THE IDEAL IN THE BUSINESS WORLD
There is often a wide difference between the methods actually employed in doing business and when they should be. Good men who are in the thick of the battle of competition and rivalry with other firms in the same line of trade, are the quickest to admit this fact. They would gladly see things managed so that every employee should be satisfied with his wages and hours of work and every competitor and customer gratified by the treatment he receives.
Business as a Fight. -- "The truth is," says a recent eminent writer on this subject, "modern business is a fight. At bottom it is a question of strength and courage." In this fight there are all sorts of men engaged; men, who are honourable and upright and who fight fairly, taking no mean advantage, yet nevertheless fighting strongly for place, power and wealth. Over against this company of men are those who are fair only when they are compelled to be fair and who contend with any means, good or bad, for the objects which they seek to attain. It is this latter class which upsets trade, causes great commercial and banking houses to fail, and casts suspicion upon all corporations, by the sale of watered and fraudulent stocks. It is this idea of business as a struggle which causes working men to strike sometimes rightly, against great abuses, and sometimes wrongly, over minor matters which might easily have been adjusted if they had been taken up in the right way.
Business as a Service. -- So long as the ideal of the business world is that business is a fight, little can be done to improve the present conditions under which capital and labour work and suffer. There is nothing which is so costly as war, nothing which is so far-reaching in its disastrous effects and which leaves such a trail of misery behind it. Industrial war is no exception to the rule.
But why look upon business as a fight? Already a new ideal is before the world, that of service. This is what business really is, it carries things from the place where they are abundant to where they are not, it seeks to feed, to clothe, to house all mankind and to facilitate travel and commerce. Upon the earth, and in it, enough of all things has been provided for all the inhabitants -- the table spread by God has been bountifully furnished -- if only there were a proper distribution no one need want. It is this matter of unwillingness to unselfishly serve others which slows down commerce to-day. When, however, men shall cast aside all other ideals save that of being of the largest service to their fellow men we shall have a new order of things. Men will no longer seek to accumulate for themselves alone and the labourer will work with his full strength and a glad enthusiasm.
No man ever did his best work without some great ideal before him which refreshed and quickened all his energies. If the business man would save himself from becoming sordid, and the poorest paid working man from becoming sullen and hardened, they should keep ever before them this vision of service.
If the ideal of service is accepted in the business world as true, then the question arises, What or whom shall man serve? Shall it be a thing, silver, gold, house or land? Shall a man serve another man as a man? Whatsoever a man serves he becomes subject to. He is dominated by it and his thoughts go no further. Every man is tempted to serve the lower instead of the higher. Jesus was tempted (Matthew 4:1-11) by certain seeming great and temporal advantages to relinquish His service of His Father, but He made it clear once and for all that the supreme object of service should be God (Matthew 4:10), "Him only shalt thou serve." Paul also exhorts all men, in all occupations, to keep in mind first of all the service of God and of Christ, and to do whatever they do to God. Then if they administer great or small affairs, if they are masters or servants, they will seek to please God and, having this higher ideal, will do far better work, than they otherwise would, in every sphere of life (Ephesians 6:7; Colossians 3:17,23; 1 Corinthians 10:31; 2 Corinthians 8:5).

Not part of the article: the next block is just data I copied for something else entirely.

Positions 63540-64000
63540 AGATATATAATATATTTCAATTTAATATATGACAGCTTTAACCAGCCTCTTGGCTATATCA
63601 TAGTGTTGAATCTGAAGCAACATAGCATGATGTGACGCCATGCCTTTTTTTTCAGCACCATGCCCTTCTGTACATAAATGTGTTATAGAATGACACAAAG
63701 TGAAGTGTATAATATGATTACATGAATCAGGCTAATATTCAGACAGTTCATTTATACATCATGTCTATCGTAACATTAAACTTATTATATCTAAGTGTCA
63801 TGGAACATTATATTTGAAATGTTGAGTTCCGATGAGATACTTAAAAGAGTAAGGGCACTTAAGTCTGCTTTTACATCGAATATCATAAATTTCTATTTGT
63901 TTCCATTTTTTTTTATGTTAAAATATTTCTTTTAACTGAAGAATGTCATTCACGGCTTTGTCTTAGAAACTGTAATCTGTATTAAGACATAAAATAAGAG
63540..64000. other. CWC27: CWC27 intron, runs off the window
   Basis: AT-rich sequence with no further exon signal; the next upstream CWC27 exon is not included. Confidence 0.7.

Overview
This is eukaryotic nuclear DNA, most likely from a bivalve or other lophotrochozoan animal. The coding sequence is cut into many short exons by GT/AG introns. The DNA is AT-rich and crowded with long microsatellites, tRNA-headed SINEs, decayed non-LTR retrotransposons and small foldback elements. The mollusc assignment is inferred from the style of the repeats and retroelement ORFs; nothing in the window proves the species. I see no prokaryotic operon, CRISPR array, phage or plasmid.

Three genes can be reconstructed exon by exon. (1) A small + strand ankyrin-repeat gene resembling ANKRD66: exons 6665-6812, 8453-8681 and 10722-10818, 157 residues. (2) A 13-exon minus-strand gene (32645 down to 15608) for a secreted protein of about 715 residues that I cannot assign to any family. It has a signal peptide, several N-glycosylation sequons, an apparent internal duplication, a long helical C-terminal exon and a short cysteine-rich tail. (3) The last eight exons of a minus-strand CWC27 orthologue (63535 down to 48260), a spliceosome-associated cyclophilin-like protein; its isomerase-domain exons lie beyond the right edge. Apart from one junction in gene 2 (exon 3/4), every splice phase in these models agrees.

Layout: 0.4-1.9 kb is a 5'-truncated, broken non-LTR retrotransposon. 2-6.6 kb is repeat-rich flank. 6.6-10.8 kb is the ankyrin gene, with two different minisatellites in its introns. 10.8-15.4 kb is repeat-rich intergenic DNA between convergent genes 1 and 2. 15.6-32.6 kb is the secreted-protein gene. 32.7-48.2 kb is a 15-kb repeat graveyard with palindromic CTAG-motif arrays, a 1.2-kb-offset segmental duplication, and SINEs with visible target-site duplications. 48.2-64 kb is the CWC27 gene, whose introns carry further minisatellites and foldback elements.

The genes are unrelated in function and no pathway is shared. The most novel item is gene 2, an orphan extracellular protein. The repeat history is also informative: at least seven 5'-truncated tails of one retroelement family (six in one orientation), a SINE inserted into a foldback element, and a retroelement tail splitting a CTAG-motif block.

God, the Owner of All. -- God as sovereign, and over and in all, is the proper object of service (Exodus 20:3,4,5) for the business man. Nations have parceled out the earth amongst themselves and claim ownership. Men hold the titles of lands under the laws of the nations. Men dig, plant and reap and call the products of the soil their own. But back of the titles of men, and the claim of nations, God is the great proprietor.
"The earth is the Lord's and the fullness thereof; the world and they that dwell therein" (Psalm 24:1; 1 Corinthians 10:26). "For every beast of the field is Mine, and the cattle upon a thousand hills" (Psalm 50:10-12). "The silver is Mine and the gold is Mine, saith the Lord of hosts" (Haggai 2:8).
Man is a Tenant at the Will of God. -- No man really owns the goods in which he deals or the lands to which he holds the deeds. He may be called away from the temporary ownership at any time. It was asked, when a certain very rich man died, "How much did he leave?" The reply was, "He left it all, he took nothing with him." "For we brought nothing into this world, and it is certain we can carry nothing out" (1 Timothy 6:7; Psalm 49:17; Job 1:21). Christ emphasized the uncertain tenure upon which all property is held by the parable of a certain rich man who had much goods laid up, who congratulated himself upon this fact and proposed to pull down his barns and build greater, saying to his soul, "Take thine ease, eat drink and be merry," but God said, "Thou fool, this night thy soul shall be required of thee: then whose shall those things be which thou hast provided" (Luke 12:16-21)?